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Scrapping of logbook loophole welcomed by Bluecycle
A move by the UK Government to close a loophole which allowed motorists to scrap their own cars has been welcomed by leading car salvage auction firm, Bluecycle.
The amendment to the V5C document means that a car being scrapped has to receive a Certificate of Destruction (CoD) to prove its legal and environmentally compliant disposal, which can only be issued from one of the UK’s 1,558 ATFs**. Previously, car owners could avoid the CoD by ticking the box to say they had scrapped the vehicle themselves.
As a result of a rise in scrap metal prices over the past few years, rogue dealers have been exploiting this loophole by advising car owners to fill in the box once they’d sold it for scrap, only for unscrupulous operators to flout environmental legislation regarding the car’s disposal, or worse, reselling it for use on UK roads or even abroad as a ‘cloned’ vehicle.
According to DVLA, approximately two million cars a year are claimed to have been taken off the road. This would equate to some 3.5 million tonnes* of scrap material but to date, the number of CoDs issued is closer to the one million mark says Bluecyle, suggesting that many vehicles are not legally destroyed.
Thanks to the revision of the V5C, however, this figure is set to reduce, as Andy Latham, Bluecycle’s Reputation Manager, explained:
“This small yet important amendment to the Vehicle Registration Certificate is very welcome news in the ongoing campaign to clamp down on the dearth of unauthorised scrap yards still in operation.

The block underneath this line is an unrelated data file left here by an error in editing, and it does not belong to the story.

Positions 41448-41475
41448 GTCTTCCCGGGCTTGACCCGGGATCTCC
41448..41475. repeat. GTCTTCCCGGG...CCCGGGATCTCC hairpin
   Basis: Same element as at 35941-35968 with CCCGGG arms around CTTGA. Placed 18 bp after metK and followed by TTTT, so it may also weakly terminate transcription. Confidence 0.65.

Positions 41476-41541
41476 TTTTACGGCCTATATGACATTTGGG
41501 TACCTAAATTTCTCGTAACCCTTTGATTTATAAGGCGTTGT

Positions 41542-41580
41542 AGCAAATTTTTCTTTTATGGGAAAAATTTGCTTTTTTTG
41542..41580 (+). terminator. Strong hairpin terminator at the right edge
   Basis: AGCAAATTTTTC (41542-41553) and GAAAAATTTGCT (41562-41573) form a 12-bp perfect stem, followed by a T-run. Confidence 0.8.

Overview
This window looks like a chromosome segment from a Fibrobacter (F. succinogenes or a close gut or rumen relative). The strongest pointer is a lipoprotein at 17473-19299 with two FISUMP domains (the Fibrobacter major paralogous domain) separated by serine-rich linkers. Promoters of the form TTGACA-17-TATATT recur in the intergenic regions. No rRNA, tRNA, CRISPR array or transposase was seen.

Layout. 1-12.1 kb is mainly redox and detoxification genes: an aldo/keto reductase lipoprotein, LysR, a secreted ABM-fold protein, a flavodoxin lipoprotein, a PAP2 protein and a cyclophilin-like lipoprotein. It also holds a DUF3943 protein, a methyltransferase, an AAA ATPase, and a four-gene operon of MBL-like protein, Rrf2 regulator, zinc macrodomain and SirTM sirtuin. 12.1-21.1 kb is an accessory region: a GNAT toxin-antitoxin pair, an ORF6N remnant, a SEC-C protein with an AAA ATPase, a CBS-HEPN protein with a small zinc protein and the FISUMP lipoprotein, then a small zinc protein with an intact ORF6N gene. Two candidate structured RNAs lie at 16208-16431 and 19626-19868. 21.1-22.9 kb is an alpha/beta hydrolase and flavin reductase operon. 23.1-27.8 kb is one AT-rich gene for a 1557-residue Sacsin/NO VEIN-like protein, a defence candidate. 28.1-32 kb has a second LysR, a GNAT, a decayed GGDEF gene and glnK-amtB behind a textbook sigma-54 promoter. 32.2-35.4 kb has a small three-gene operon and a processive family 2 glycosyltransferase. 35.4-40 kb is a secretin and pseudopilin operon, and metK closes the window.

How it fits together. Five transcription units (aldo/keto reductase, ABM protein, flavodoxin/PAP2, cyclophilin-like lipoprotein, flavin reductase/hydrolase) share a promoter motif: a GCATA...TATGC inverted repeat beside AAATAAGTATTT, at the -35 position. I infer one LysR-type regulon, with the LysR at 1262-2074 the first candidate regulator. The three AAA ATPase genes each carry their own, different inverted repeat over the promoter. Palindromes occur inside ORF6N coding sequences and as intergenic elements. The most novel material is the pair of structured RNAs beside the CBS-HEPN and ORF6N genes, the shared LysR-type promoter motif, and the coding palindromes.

By removing the option for car owners to ‘self scrap’ their car, we expect to see a significant reduction in what we call the ‘Lazurus effect’ where supposed scrapped vehicles are quite literally coming back from the dead, as they never receive a Certificate of Destruction.”
“With more vehicles forecast to be built in the next 20 years than in the entire industry’s history so far, it’s vital that each and every car is disposed of responsibly and legally at the end of its life. Bluecycle will continue to play its part in improving this process but there needs to be a concerted move by European Governments and environmental agencies towards ensuring no cars slip through the net.”
Introduced by the European Commission ten years ago this year, the End of Life Vehicle (ELV) directive first entered the UK statute books in 2002 and was fully incorporated in 2007. The law demands that 85% of every car leaving the road must be recycled by an ATF. In 2015, this rises to 95% of each vehicle scrapped.
*Average vehicle weight of 1,500kgs at disposal.
**Environment Agency statistics, December 2009.
Bluecycle only sells damaged vehicles through its online auctions. Buyers of Category B vehicles, those which must never be returned to the road, are restricted to UK holders of full waste management or ELV licences only and a Certificate of Destruction must be uploaded as part of the purchase.
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